Too many people wrongly believe that just because they pay for someone else to create copyrightable work for them, the party who pays automatically owns the resulting work. The concept of work made for hire is one of the most common, yet misunderstood, aspects of copyright law.
When hired to create any type of copyrightable work, such as software, artwork and advertising material, an independent contractor who is not an employee retains ownership of the copyright in what is created, no matter how much that contractor is paid for that work. The party paying for the work who will receive the final product does not automatically own the work of that independent contractor. Without a written assignment of the copyright from the author to the entity who requested the work, the requesting party may have a license to use the work for the purposes the parties intended, but the requesting party does not own the work outright. In contrast, when an employee, within the scope of his or her employment, creates a work, the employer is deemed to own the work as a work made for hire. No written assignment is needed for the pure employment relationship. Since ownership of a copyright can only be transferred by a written assignment — unless a situation is clearly an employment relationship, — whoever is paying for the work should be sure the author is assigning over all copyrights. If an employee is creating the work, but the assignment is not clearly within the scope of why the person has been employed, be safe and obtain an assignment of the copyright from that person.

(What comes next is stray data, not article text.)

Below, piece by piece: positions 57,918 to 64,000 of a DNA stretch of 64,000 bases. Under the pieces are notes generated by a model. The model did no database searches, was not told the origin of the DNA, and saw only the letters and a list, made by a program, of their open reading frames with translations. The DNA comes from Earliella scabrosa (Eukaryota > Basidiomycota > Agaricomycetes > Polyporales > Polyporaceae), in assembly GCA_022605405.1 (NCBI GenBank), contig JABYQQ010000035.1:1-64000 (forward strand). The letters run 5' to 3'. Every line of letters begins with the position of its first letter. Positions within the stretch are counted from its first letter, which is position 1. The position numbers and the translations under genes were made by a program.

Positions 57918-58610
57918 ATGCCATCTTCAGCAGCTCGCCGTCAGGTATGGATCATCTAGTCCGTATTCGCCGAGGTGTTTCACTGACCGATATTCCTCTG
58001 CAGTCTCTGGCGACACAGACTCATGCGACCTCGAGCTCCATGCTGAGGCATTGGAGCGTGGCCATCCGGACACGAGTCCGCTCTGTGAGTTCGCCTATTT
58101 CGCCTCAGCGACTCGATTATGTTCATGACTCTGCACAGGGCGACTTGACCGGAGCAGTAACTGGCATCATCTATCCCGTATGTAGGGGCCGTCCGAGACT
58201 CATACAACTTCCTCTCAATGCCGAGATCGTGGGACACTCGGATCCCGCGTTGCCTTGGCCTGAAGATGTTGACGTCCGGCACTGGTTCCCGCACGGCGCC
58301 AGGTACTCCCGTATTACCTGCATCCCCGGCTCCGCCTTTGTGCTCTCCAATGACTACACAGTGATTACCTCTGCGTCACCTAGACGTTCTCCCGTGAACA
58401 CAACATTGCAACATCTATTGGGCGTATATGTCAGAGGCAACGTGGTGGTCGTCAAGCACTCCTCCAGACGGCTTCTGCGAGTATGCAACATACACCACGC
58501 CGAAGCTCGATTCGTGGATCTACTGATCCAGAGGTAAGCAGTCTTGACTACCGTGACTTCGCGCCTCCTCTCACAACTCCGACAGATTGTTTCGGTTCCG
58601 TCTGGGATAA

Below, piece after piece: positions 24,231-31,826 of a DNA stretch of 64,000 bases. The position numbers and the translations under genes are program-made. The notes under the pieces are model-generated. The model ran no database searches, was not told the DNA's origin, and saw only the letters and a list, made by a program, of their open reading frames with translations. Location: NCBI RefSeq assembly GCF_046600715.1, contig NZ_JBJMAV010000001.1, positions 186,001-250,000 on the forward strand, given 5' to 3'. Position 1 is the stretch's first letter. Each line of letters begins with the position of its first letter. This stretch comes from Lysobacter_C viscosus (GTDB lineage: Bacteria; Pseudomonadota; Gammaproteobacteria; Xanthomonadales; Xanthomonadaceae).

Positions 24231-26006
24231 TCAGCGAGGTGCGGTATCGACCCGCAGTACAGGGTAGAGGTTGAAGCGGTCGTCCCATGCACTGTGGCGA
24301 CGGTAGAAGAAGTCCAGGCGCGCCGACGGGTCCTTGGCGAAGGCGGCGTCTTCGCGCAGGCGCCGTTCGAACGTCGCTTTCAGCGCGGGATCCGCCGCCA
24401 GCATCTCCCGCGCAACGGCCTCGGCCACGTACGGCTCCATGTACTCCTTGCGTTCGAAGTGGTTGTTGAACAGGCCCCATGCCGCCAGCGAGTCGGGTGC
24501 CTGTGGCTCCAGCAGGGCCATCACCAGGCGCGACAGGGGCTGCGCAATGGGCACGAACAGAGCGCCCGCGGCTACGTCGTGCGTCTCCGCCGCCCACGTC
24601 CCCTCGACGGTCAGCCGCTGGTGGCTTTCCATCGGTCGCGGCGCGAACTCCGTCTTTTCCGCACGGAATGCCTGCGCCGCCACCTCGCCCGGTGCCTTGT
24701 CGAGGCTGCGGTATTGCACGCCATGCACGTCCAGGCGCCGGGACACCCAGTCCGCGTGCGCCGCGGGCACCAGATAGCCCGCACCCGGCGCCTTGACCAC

Ned T. Himmelrich
410-576-4171 • email@example.com